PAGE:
33. Cronin, O., Comic Relief Review. Mapping the reseach on the impact of Sport and Development interventions, Comic Relief, Editor. 2011: Orla Cronin Research.

34. Richards, J., Evaluating the impact of a sport-for-development intervention on the physical and mental health of young adolescents in Gulu, Uganda-a post conflict setting within a low-income country, in Department of Public Health. 2011, Oxford University: OUP.

35. Moher, D., et al., Preferred Reporting Items for Systematic Reviews and Meta-Analyses: The PRISMA Statement. PLoS Med, 2009. 6(6).

36. World Health Organisation (WHO), Health for the World’s Adolescents. A second chance in the second decade. 2014, WHO Press: World Health Organisation.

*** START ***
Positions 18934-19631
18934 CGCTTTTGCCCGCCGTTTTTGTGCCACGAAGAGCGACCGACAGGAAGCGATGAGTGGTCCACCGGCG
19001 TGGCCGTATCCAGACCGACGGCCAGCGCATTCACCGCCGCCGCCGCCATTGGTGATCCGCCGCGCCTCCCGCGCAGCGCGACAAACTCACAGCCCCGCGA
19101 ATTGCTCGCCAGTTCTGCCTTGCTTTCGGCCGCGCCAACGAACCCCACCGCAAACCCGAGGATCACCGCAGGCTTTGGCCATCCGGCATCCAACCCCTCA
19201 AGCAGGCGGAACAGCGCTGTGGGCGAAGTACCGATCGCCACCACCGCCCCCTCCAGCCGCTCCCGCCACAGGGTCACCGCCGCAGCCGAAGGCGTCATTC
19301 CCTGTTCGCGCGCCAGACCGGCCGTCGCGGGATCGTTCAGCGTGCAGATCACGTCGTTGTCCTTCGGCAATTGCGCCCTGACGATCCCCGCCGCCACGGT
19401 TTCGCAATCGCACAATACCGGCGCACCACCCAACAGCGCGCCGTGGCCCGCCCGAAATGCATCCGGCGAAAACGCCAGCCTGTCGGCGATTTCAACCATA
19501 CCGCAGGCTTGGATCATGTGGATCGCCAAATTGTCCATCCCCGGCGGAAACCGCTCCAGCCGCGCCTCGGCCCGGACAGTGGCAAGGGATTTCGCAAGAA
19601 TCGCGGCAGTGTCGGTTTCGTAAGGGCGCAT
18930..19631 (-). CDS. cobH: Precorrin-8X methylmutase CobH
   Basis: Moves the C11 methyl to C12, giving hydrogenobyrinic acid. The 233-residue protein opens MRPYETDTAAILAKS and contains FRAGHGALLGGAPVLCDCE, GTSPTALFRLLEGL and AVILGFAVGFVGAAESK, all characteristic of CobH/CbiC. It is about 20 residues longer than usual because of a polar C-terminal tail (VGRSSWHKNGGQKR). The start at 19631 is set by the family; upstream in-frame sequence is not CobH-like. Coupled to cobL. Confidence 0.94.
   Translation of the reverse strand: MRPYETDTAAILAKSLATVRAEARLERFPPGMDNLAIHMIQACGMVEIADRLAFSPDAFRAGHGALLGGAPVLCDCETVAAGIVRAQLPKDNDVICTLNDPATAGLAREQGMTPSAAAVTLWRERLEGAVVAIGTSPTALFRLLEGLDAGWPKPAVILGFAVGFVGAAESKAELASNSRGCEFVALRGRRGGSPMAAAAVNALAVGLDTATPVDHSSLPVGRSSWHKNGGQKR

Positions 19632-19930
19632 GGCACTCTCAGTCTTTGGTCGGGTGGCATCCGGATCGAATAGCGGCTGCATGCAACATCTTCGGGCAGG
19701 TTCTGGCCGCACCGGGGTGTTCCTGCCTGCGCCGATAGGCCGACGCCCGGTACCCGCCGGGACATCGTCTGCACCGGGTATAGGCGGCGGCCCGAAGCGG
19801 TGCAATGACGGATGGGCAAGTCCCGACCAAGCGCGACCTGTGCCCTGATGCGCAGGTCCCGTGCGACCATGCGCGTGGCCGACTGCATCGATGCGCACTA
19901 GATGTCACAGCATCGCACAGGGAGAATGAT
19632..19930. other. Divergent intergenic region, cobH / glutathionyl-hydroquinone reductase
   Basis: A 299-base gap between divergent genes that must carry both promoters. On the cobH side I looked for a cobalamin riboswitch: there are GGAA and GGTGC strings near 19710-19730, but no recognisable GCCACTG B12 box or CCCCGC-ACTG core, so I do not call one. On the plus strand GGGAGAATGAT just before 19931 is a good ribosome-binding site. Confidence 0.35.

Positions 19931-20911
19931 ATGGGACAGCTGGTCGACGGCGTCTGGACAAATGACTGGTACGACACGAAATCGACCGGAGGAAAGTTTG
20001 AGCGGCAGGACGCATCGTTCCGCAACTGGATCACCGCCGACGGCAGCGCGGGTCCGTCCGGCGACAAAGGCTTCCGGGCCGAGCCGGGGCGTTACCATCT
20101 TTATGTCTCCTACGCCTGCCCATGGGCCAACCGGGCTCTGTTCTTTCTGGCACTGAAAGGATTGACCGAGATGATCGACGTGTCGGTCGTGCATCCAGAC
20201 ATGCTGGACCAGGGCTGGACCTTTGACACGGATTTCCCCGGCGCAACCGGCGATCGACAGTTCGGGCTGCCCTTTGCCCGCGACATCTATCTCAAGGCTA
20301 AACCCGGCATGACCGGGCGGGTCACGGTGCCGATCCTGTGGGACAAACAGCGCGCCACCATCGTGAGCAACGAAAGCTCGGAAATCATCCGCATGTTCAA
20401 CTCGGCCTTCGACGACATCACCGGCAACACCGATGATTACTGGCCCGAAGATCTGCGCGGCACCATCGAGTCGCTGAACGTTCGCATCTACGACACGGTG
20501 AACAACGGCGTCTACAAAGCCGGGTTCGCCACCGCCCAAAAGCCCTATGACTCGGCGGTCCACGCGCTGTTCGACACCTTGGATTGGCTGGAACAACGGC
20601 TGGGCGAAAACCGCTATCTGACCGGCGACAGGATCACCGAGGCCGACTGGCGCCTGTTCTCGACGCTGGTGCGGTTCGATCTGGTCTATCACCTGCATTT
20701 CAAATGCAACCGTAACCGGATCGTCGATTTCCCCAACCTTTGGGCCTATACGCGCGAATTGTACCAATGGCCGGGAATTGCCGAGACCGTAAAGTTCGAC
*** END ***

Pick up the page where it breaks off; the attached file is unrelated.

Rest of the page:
37. Roberts, B. and J. Browne, A systematic review of the factors influencing the psychological health of conflict affected populations in low and middle income countries. Global Public Health: An International Journal for Research, Policy and Practice, 2010.

38. World Health Organization. Health topics: Physical Activity. 2016 01.02.2016]; Available from: http://www.who.int/topics/physical_activity/en/.

39. CIliska, D., et al., Quality Assessment Tool for Quantitative Studies, ed. E.P.H.P.P. (EPHPP). 2009, Mc Master University: EPHPP.

40. National Institute for Health and Care Excellence (NICE), Methods for the Development of NICE public health guidance (third edition), ed. NICE. 2012, London: National Institute for Health and Care Excellence.